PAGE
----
#[xml(tree)] //Same as #[xml(flatten)] 
    pub child: Child
}

Should produce:

<object>
    <fieldA>Some value</fieldA>
    <my_child>
        <child_field_a>Other value</child_field_a>
    </my_child>    
</object>

Note: Case has the scope of the element. Same for namespaces.

Collections

Composing structs like this:

#[derive(XmlSerializable)]
#[xml(name="my_child")]
struct Child {
    pub child_field_a: String,
}

#[derive(XmlSerializable)]
#[xml(name="object", case="Camel")]
struct XMLObject {
    pub field_a: String,
    pub children: Vec<Child>
}

Should produce:

<object>
	<fieldA>Some Text</fieldA>
	<children>
		<my_child>
			<child_field_a>Child A</child_field_a>
		</my_child>
		<my_child>
			<child_field_a>Child B</child_field_a>
		</my_child>
	</children>
</object>

Note: HashMap<String, T: XmlSerializable> is also supported but with no naming effect.

Structs as tags

Configuring nested struct as this:

#[derive(XmlSerializable)]
#[xml(tag, name="child")]
struct Child {
    #[xml(attribute, name="attr")]
    pub attribute: String,
    #[xml(value)]  
    pub value: String,
}

#[derive(XmlSerializable)]
#[xml(name="object", case="Camel")]
struct XMLObject {
    pub field_a: String,
    #[xml(tree)]
    pub child: Child
}

Should produce:

<object>
    <fieldA>Some value</fieldA>
    <child attr="Attr Value">Other value</child>    
</object>

Note 1: You can have as many attribute as you want, but just one value! Note 2: If not specified the default behaviour for a field is attribute, with empty value.

XML declaration

You can configure XML like this:

#[derive(XmlSerializable)]
#[declaration(version="1.0" encoding="UTF-8" standaline = "no")]
#[xml(name="xml")]
struct XMLObject {
    //...
}
// or
#[derive(XmlSerializable)]
#[declaration]
#[xml(name="xml")]
struct XMLObject {
    //...
}

Should produce:

<?xml version = "1.0" encoding = "UTF-8" standalone = "no" ?>
<xml>
    ...
</xml>

Note: If not specified the default declaration is used with version="1.0" encoding="UTF-8" standaline = "no"

DTD

Using this:

#[derive(XmlSerializable)]
#[declaration]
#[dtd = "Note.dtd"]
#[xml(name="xml")]
struct XMLObject {
    //...
}

Should produce:

<?xml version = "1.0" encoding = "UTF-8" standalone = "no" ?>
<!DOCTYPE xml SYSTEM "Note.dtd">
<xml>
    ...
</xml>

Note 1: Inline DTD is not supported at the moment. However, I'm open to exploring alternative methods. Pull requests are welcome and appreciated. Note 2: XML validation is out of scope of this project.

PI (processing instruction)

Using this:

#[derive(XmlSerializable)]
#[declaration]
#[pi(something key="value" flag)]
#[xml(name="xml")]
struct XMLObject {
    //...
}

Should produce:

<?xml version = "1.0" encoding = "UTF-8" standalone = "no" ?>
<?something key="value" flag?>
<xml>
    ...
</xml>

Convenience

CDATA

This:

  println!(cdata!("Some text & others"));  

Prints this:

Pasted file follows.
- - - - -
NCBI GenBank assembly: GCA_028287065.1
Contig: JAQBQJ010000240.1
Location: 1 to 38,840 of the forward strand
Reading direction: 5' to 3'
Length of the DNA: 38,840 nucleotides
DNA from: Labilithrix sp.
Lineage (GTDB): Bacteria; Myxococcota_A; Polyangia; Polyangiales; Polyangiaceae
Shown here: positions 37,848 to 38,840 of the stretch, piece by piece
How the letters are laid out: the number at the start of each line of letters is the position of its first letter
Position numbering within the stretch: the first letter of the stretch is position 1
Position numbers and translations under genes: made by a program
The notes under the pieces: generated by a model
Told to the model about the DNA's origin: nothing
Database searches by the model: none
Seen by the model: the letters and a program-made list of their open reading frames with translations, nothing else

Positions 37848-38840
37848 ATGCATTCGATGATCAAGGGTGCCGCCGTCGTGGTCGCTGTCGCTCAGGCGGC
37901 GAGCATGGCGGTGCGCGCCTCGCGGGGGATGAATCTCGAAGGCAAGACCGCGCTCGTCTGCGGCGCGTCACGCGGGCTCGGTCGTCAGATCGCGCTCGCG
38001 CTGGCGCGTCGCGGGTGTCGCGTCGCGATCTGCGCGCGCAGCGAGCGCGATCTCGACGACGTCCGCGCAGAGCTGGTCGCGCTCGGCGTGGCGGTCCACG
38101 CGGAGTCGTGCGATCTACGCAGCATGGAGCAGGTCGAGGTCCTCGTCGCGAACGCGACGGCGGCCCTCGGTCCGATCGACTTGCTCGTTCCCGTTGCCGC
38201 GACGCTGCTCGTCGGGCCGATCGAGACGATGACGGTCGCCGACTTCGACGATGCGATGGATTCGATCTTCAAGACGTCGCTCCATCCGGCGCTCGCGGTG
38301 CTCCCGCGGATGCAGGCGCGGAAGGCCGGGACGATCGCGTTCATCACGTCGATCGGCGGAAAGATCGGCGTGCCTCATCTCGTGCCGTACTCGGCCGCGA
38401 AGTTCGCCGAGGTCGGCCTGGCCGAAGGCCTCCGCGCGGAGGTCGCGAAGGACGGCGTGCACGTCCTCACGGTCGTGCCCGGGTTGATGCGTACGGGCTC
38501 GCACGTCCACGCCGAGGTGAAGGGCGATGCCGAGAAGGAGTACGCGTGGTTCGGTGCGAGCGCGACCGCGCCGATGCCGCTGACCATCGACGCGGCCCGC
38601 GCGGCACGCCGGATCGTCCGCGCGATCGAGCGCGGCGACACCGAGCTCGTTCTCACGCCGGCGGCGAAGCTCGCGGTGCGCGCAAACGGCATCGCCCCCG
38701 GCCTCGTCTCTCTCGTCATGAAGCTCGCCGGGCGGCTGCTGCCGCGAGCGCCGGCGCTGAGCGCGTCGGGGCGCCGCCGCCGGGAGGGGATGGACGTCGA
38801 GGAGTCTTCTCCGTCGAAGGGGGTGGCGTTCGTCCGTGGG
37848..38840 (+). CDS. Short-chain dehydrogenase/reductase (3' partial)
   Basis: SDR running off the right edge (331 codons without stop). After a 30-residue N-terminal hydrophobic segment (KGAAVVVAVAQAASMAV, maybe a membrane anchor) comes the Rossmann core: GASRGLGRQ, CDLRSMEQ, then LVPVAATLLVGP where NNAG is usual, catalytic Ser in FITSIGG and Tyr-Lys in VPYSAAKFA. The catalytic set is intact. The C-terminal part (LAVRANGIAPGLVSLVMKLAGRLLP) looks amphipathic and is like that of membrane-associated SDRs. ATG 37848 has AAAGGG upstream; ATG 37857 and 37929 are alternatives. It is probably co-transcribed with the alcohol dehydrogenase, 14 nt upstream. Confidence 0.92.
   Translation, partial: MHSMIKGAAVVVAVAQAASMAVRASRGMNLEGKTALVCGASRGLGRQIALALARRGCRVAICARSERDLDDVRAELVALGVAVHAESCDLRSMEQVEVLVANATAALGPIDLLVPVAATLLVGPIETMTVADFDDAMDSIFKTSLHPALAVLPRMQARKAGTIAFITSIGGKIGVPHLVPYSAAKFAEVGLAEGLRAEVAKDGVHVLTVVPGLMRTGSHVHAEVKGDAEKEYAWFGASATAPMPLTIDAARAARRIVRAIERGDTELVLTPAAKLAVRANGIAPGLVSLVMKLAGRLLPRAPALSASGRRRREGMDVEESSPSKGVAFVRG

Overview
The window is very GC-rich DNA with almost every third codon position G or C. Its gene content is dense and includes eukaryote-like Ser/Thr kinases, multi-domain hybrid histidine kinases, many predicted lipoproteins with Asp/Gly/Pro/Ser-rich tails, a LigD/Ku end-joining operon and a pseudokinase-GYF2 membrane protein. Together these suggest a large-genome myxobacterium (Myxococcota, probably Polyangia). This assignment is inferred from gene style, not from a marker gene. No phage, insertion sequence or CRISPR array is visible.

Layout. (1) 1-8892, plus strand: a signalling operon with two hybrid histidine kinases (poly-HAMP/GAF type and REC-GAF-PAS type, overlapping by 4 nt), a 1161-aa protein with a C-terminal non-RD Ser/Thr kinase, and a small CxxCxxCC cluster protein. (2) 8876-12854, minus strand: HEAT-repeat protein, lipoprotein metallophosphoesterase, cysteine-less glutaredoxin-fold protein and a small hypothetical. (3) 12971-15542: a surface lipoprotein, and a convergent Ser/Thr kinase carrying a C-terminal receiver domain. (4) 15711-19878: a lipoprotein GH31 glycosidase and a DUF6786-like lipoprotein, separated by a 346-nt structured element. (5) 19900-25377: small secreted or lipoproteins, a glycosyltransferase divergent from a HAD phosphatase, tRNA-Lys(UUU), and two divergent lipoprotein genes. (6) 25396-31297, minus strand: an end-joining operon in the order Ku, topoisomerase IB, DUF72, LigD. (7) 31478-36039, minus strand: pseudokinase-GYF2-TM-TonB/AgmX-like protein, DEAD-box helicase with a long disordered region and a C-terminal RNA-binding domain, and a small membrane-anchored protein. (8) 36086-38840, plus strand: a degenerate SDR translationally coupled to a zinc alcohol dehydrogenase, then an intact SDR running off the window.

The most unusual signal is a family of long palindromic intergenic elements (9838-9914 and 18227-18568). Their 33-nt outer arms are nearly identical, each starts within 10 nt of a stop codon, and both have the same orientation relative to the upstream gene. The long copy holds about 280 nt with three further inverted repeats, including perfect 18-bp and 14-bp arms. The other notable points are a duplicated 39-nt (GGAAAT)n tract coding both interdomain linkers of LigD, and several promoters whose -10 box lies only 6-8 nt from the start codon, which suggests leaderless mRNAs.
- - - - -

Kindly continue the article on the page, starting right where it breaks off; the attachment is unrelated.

<![CDATA[Some text & others]]>

Text encoded

  println!(encode!("Some text & others"));  

Prints this:

   Some text &amp; others

Comment

This:

  println!(comment!("Some text & others"));  

Prints this:

  <!--Some text & others-->

Deserialize

Starting simple:

This is the simplest example possible:

#[derive(XmlDeserializable)]
struct XMLObject {
    pub some_string: String,
    pub some_int: i32,
    pub some_float: f32
}

// ... 
    let xml = r#"
    <XMLObject>
        <some_string>Some Content A</some_string>
        <some_int>0</some_int>
        <some_float>0.0</some_float>
    </XMLObject>"#
    
    let instance: XMLObject = from_xml(&xml)?;
    assert_eq!(instance.some_string, "Some Content A");
    assert_eq!(instance.some_int, 0);
    assert_eq!(instance.some_float, 0.0);
// ... 

As you can see this is the same structure of tags as in serialize. Check out a lot of examples HERE!

Names, Attributes, Enum, Unnamed Struct, Unit Struct, Trees, Collections and Structs as tags

Works exactly like serialize but in opposite direction. Same tags! 😊

Convenience

XML declaration

Declarations can be parsed using this macro!

    let (version, encoding, standalone) = declaration!(&xml);

DTD

DTD's can be parsed using this macro!

    let (target, file) = dtd!(&xml);

PI (processing instruction)

PI's can be parsed using this macro!

    instructions!(&xml, | tag, instruction, params | {
        // DO something related with the instruction itself
    });

Text decode

  println!(decode!("Some text &amp; others"));  

Prints this:

   Some text & others

Namespaces

Will be available as a normal tag attribute.

Errors

Xavier DOM (WIP) implementation use DOMException due to spec, but "Xavier DeSer tiene un PError" ʕ•ᴥ•ʔ

Backlog:

Structs with Lifetime and Others

Difficult: Easy

The functions within TypeParser from deserialize::parser::complex::tokens::types handle type parsing in a statically structured manner, expecting elements to follow a predefined order. While effective for simpler Rust elements, this approach may require additional time and effort when dealing with more intricate Rust constructs. Nonetheless, the task is manageable, and with careful attention, we can effectively navigate through these complexities.

If necessary, you can modify the object creation process in constructors.rs or adjust the structure field assignments in setters/.

Implement DOM:

Difficult: Medium

(branch feature/dom)

Specs from https://www.w3.org/TR/REC-DOM-Level-1/level-one-core.html.

The DOM impl must be accessed as a Cargo feature called "dom" and can be used as follows:

    //...
    let doc = to_dom(&xml);
    //...
    let xml = from_dom(&xml);
    //...        

Dependencies

~3MB
~52K SLoC